The research team found that due to the idiosyncrasies in the way the virus copies itself, SARS-COV-2 likely triggers a stronger immune response than the same amount of influenza A, causing the greater scarring of SARS-COV-2 in the lungs and kidneys of patients. the hamsters 31 days after the initial infection.
The findings also confirmed that the prolonged immune responses seen in long-term COVID occur in tissues where the SARS-COV-2 virus is no longer present. One of the team’s theories is that damage from the initial infection left dead cell debris and viral RNA fragments, causing long-term inflammation. They also consider the possibility that the extensive damage to the olfactory cell lining, which is responsible for the loss of odor seen in SARS-CoV-2, could allow bacteria access to cells to which they would not normally be exposed (e.g. .), which would then trigger immune responses.
Whatever the cause, the chronic immune response in olfactory tissue of SARS-CoV-2 infected hamsters was associated with behavioral changes that the study authors tracked with established tests. For example, hamsters from the SARS-CoV-2 group stopped trying to swim more quickly, a degree of depression, or responded more quickly to foreign objects (marbles) in their cages, a behavior linked to fear. Depression and anxiety are common hallmarks of long-term COVID, and these behavioral abnormalities have been shown to correlate with unique changes in brain cell biology, the researchers say.
Outside of the brain, the authors examined the lungs one month after clearing the virus and after any acute lung infection. They found that in the wake of SARS-COV-2, airway reconstruction was significantly slower than influenza A — a consequence of COVID-19 causing more damage. Examinations of tissue slides under a microscope also showed lung scarring, which was more widespread in SARS-COV-2 infected lungs, which could partially explain the shortness of breath seen in some tall COVID patients. The study also found that the inflammatory response to SARS-COV-2 resulted in damage to the kidneys that lasted longer than damage caused by infection with the influenza A virus.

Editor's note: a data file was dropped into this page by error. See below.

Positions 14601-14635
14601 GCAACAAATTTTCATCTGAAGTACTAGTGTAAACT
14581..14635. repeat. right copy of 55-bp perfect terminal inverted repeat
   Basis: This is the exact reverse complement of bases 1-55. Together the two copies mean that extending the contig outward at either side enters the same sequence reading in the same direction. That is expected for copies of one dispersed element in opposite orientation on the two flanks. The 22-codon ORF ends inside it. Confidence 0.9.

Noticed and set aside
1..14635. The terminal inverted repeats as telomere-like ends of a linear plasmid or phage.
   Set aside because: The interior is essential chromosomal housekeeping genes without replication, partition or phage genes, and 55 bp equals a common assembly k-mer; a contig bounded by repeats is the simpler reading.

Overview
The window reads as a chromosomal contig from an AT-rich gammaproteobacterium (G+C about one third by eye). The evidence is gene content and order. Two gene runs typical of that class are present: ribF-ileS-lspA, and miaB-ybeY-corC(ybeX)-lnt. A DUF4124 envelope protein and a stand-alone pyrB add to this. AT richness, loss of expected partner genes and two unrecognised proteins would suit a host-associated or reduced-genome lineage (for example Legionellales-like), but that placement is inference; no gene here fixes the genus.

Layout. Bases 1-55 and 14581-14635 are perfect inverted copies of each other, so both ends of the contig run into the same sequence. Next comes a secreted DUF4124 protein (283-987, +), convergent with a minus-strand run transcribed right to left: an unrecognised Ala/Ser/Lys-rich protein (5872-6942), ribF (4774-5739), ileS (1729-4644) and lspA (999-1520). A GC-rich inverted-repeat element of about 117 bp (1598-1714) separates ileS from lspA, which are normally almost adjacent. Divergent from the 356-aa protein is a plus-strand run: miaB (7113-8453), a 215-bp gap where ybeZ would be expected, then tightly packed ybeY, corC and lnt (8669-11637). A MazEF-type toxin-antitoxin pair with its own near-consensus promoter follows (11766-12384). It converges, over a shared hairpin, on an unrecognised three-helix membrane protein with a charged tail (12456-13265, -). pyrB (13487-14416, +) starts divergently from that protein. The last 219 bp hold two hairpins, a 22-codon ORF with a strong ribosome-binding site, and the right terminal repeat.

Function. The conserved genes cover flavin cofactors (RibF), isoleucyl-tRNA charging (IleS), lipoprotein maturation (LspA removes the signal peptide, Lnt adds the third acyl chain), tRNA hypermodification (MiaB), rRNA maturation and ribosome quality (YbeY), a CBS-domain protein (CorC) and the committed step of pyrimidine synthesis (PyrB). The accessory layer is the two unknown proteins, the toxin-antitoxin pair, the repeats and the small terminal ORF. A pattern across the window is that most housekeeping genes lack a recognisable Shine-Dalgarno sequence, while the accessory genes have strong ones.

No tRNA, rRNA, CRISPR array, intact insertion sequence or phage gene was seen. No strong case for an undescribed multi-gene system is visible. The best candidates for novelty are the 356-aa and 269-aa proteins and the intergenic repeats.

Together with tenOever, study authors from the Department of Microbiology at NYU Langone Health were the first author Justin Frere† Kohei Oishic† Ilona Golynker† Maryline Panis† Shu Horiuchi, and Rasmus Moller. Other authors included Daisy Hoaglandnow on Harvard Universityand Randal Serafini† Kerri Prycea† Jeffrey Zimering† Anne Ruiz, and Venetia Zachariou in the Department of Neuroscience; like Jonathan Overdevest in the Neurosurgery Department. Study authors of University of Columbia were Marianna Zazhytska, Albana Kodra, and Stavros Lomvardas of Mortimer B. Zuckerman Mind, Brain and Behavior Institute; like Peter Canoll of the Department of Pathology and Cell Biology. Study authors of Weill Cornell Medicine were: Alain Borczuk in the Department of Pathology and Laboratory Medicine, and Vasuretha Chandar, Yaron Bramand Robert Schwartz in the Department of Physiology, Biophysics and Systems Biology.
This work was funded by the generous support of the Zegar Family Foundation to the tenOever lab and funding from National Institutes of Health grants NS111251, NSO86444, and NSO86444S1.
SOURCE NYU Grossman School of Medicine and NYU Langone Health